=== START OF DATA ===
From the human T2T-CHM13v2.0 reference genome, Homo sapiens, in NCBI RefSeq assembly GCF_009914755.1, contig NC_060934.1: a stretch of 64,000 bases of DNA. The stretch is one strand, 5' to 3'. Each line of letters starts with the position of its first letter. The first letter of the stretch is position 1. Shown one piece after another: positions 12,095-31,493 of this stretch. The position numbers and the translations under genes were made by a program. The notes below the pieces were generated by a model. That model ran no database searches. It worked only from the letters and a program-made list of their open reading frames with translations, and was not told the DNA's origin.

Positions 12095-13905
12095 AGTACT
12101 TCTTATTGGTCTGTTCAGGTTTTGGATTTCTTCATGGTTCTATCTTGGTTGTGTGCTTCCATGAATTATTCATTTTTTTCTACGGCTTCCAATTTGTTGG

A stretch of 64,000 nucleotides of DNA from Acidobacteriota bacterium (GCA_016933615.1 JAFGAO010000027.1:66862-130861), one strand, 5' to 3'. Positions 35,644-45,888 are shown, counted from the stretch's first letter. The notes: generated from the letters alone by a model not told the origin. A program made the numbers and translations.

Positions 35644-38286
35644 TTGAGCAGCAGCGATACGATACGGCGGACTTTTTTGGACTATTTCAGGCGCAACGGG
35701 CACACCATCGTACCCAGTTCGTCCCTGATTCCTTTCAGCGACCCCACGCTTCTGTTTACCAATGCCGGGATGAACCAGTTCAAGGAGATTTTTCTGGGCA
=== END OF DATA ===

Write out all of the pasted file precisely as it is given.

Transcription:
From the human T2T-CHM13v2.0 reference genome, Homo sapiens, in NCBI RefSeq assembly GCF_009914755.1, contig NC_060934.1: a stretch of 64,000 bases of DNA. The stretch is one strand, 5' to 3'. Each line of letters starts with the position of its first letter. The first letter of the stretch is position 1. Shown one piece after another: positions 12,095-31,493 of this stretch. The position numbers and the translations under genes were made by a program. The notes below the pieces were generated by a model. That model ran no database searches. It worked only from the letters and a program-made list of their open reading frames with translations, and was not told the DNA's origin.

Positions 12095-13905
12095 AGTACT
12101 TCTTATTGGTCTGTTCAGGTTTTGGATTTCTTCATGGTTCTATCTTGGTTGTGTGCTTCCATGAATTATTCATTTTTTTCTACGGCTTCCAATTTGTTGG

A stretch of 64,000 nucleotides of DNA from Acidobacteriota bacterium (GCA_016933615.1 JAFGAO010000027.1:66862-130861), one strand, 5' to 3'. Positions 35,644-45,888 are shown, counted from the stretch's first letter. The notes: generated from the letters alone by a model not told the origin. A program made the numbers and translations.

Positions 35644-38286
35644 TTGAGCAGCAGCGATACGATACGGCGGACTTTTTTGGACTATTTCAGGCGCAACGGG
35701 CACACCATCGTACCCAGTTCGTCCCTGATTCCTTTCAGCGACCCCACGCTTCTGTTTACCAATGCCGGGATGAACCAGTTCAAGGAGATTTTTCTGGGCA